Similar to foundation height above grade, all window sills must be 6” above grade. For basement windows this often requires the installation of a window well. The bottom of the well should be 6” below the window sill. Window wells must have adequate drainage to function. Typically a window well is a large basin were the soil has been dug out and filled with gravel. At the bottom of the basin, a corrugated pipe covered in a filter cloth runs vertically down and connects to the weeping tile. In some houses, the drainage is either inadequate or blocked, which can cause the window well to fill with water to the point where the water spills over the window sill and pours into the basement.
Old Below Grade Drainage
Discharge from roof gutters is sometimes routed into below grade drain pipes as a matter of convenience. These pipes can be connected to the city storm sewer, be routed to a swale on the property, or in older homes, be connected with the house weeping tile. In these older homes the below grade drainage was often made of clay pipes in various stages of failure. If the pipes crack near the house foundation, a large quantity of water can be deposited directly beside the foundation. Typically these older houses have no exterior foundation water proofing so the water often finds its way into the basement.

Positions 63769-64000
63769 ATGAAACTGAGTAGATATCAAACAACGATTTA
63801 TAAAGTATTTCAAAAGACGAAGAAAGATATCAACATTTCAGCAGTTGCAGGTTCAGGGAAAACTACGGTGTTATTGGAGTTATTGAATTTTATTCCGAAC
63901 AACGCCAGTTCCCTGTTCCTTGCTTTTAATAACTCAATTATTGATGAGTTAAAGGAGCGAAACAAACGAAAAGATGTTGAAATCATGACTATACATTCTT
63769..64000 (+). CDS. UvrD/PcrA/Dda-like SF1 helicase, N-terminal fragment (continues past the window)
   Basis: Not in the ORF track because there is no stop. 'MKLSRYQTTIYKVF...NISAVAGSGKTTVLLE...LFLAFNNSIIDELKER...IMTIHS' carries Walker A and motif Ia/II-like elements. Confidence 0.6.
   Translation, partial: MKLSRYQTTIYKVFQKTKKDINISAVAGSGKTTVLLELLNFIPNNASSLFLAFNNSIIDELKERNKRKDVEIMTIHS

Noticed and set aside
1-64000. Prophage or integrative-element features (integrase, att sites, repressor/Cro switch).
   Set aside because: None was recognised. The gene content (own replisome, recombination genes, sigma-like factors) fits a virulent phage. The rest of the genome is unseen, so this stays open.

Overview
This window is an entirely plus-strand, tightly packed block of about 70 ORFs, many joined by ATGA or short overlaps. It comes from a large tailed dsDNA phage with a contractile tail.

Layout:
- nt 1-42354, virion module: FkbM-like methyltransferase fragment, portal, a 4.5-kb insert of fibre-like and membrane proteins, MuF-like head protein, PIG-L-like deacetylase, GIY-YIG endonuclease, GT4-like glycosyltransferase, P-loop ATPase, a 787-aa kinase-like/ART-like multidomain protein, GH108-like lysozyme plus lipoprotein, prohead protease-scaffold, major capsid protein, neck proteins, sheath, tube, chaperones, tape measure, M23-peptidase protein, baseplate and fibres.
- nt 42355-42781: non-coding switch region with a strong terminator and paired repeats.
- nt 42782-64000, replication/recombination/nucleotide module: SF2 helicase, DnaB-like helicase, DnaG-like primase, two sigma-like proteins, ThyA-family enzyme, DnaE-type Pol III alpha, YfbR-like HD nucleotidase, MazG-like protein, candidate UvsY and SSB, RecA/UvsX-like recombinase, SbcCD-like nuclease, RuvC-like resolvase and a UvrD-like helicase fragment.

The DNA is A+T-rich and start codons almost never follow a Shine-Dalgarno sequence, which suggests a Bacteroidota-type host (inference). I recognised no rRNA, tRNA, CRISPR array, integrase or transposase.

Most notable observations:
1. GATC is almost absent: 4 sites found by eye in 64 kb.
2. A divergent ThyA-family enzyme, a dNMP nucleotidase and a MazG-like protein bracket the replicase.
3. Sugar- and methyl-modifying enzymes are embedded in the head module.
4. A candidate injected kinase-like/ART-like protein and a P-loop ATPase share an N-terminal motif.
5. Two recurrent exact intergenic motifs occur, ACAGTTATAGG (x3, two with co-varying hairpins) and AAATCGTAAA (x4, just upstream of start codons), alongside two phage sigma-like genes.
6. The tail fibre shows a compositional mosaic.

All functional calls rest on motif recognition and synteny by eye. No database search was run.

High Water Table
In some areas, the water table is actually higher then the bottom of the foundation and the house is literally sitting in a pool of water in the ground. These conditions require extensive interior and exterior foundation drainage connected to a sump pit in the basement with a sump pump to push the water up and away from the house. This pump will cycle periodically depending on the amount water being managed by the system.
This type of house placement may be difficult to completely waterproof. However, not all houses with sump pumps have problematically high water tables, they are installed as a precautionary measure. That being said when I see a very active sump pit I take extra care when I survey for moisture issues especially in houses with finished basements. I also am sure to warn my clients about the penalty of a potential sump pump failure -> i.e. a flooded basement. I recommend that a system with both mechanical and electrical backups be installed to protect against flooding in the event of a power or pump failure.
What should your home inspector tell you?
Any inspector should warn prospective buyers about the implications of incorrect grading, roof water management, foundation height, window wells and below grade drainage even if there are no signs of water ingression in the basement. Foundation cracks should be assessed for signs of leaks and recommendations made to the client as to potential remedies.
Finally, since a home inspector can not predict if a basement will remain dry under all rain, wind and snow conditions with a certainty, it is best to be proactive with any issues identified by the inspector and implement the changes before they become costly problems.